2 years ago
For most, a Tylenol pill looks like a bland pain reliever, but for one German photographer, it proves a panacea that holds a world of color and inspiration.
Peter Juzak, a Hanover-based photographer, has spent the last 30 years looking at substances found in common household items, such as Vitamin C and Citric Acid, in unconventional ways. In total, he’s documented more than 40 of them under a microscope.
Acetaminophen, the common pain medication used by millions of Americans annually, is the subject of Juzak’s microscopic latest photography project. “I’m intrigued by the endless variety of colors and shapes,” he told Wired. “To me, it’s like traveling through the infinity of space.”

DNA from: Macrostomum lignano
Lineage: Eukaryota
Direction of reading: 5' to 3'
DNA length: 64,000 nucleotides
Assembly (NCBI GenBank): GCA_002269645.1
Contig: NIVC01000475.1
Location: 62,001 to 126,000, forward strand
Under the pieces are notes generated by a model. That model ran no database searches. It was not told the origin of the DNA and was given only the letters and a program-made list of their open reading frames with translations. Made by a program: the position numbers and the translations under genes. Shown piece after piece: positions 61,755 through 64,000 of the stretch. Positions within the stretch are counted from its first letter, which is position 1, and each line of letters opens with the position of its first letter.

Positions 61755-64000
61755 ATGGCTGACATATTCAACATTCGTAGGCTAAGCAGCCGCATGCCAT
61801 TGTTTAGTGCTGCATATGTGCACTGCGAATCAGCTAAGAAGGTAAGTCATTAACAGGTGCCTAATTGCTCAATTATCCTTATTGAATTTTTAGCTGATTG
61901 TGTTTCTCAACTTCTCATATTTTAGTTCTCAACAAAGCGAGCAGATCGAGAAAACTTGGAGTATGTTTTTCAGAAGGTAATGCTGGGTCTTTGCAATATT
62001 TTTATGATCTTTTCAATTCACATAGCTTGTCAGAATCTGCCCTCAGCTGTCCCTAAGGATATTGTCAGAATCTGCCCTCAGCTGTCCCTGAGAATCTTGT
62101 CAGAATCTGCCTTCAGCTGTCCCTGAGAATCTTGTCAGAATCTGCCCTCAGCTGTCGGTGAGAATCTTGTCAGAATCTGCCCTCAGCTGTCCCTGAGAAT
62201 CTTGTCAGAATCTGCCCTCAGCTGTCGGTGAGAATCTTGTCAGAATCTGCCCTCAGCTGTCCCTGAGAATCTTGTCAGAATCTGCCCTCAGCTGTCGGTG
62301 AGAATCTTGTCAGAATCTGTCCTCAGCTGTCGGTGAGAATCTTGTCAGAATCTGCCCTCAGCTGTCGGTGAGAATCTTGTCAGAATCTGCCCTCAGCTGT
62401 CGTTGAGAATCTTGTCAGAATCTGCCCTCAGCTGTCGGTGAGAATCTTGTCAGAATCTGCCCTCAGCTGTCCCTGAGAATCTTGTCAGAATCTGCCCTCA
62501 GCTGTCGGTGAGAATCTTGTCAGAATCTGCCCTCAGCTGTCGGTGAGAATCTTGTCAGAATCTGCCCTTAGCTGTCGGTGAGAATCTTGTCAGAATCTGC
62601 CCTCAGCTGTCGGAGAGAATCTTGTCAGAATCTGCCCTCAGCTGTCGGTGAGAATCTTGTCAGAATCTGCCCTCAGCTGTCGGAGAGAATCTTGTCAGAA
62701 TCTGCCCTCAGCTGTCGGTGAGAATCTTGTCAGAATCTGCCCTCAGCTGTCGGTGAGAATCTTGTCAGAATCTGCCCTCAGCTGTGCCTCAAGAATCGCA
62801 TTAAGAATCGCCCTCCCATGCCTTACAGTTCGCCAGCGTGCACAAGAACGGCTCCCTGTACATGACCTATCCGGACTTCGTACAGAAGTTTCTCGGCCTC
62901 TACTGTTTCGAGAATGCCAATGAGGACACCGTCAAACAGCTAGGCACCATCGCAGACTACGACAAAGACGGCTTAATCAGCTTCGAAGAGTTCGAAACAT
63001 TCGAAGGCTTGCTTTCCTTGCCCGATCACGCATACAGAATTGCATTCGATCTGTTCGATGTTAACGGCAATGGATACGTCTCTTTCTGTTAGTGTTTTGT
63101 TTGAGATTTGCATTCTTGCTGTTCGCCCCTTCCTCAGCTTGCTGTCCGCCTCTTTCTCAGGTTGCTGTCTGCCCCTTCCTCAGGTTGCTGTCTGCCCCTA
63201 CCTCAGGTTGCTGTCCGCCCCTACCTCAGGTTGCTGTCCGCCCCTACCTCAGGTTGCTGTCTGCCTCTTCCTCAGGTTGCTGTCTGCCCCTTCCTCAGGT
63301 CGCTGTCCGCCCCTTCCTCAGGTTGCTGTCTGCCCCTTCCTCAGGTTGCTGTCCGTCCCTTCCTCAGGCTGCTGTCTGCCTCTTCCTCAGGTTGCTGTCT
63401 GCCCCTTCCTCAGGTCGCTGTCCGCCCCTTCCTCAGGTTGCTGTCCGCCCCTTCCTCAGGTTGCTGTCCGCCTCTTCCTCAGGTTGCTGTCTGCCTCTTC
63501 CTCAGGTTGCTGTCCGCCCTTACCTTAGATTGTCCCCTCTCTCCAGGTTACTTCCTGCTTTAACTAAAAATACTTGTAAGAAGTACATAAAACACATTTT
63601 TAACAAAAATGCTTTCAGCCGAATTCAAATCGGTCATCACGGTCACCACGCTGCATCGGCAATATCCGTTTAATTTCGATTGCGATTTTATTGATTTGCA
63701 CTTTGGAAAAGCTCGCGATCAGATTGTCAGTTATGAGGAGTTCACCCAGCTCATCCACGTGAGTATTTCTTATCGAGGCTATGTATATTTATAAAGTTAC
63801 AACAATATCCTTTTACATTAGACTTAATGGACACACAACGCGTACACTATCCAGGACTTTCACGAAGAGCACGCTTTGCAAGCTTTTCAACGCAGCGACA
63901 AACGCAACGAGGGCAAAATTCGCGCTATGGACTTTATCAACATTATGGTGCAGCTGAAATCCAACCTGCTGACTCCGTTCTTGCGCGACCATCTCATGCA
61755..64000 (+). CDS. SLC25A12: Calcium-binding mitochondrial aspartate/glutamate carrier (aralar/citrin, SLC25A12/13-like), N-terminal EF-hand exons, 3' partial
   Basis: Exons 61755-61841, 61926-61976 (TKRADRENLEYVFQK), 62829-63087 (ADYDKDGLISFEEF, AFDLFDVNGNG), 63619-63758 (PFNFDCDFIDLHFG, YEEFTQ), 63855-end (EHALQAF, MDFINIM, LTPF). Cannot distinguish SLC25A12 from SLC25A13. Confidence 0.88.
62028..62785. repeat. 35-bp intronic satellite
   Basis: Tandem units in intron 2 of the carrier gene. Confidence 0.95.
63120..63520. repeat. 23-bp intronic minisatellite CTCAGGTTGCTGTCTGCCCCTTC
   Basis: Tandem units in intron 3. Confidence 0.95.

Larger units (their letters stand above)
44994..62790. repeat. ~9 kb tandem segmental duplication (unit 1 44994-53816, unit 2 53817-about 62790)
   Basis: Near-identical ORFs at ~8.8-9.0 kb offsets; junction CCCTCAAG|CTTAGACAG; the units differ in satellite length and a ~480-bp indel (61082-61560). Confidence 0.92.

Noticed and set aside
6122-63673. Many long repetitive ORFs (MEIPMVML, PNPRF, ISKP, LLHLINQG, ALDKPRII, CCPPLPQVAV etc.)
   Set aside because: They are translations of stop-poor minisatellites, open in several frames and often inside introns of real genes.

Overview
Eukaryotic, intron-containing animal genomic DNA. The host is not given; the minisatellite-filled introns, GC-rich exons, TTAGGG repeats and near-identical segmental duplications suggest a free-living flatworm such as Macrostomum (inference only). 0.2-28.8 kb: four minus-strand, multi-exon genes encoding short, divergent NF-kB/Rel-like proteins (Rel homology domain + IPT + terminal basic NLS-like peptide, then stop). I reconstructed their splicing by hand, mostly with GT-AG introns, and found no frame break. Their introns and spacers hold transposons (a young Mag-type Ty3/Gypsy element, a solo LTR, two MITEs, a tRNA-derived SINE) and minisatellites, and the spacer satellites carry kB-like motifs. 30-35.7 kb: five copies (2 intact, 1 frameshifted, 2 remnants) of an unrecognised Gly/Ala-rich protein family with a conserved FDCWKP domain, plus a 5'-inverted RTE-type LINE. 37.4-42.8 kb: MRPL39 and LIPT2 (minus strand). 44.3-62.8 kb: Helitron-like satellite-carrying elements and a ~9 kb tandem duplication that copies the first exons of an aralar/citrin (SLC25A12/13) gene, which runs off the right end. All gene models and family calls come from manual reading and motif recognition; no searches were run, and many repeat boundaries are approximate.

Juzak prepares the pills by grinding up the acetaminophen, which is sold under brand names like Tylenol and Paracetamol. To make the substance crystallize, the pills are melted on a hot plate before they’re placed on a glass slide. Using a polarized microscope mounted with a Sony Alpha 7 camera, Juzak photographs the crystallizing pills. Each tablet yields hundreds of possible images full of color and abstract shapes that seem right out of the expressionist wing of a museum.
See additional examples of such below.
To see even more of Juzak’s Paracetamol project, watch the video above. For more info on Juzak’s other projects, click here.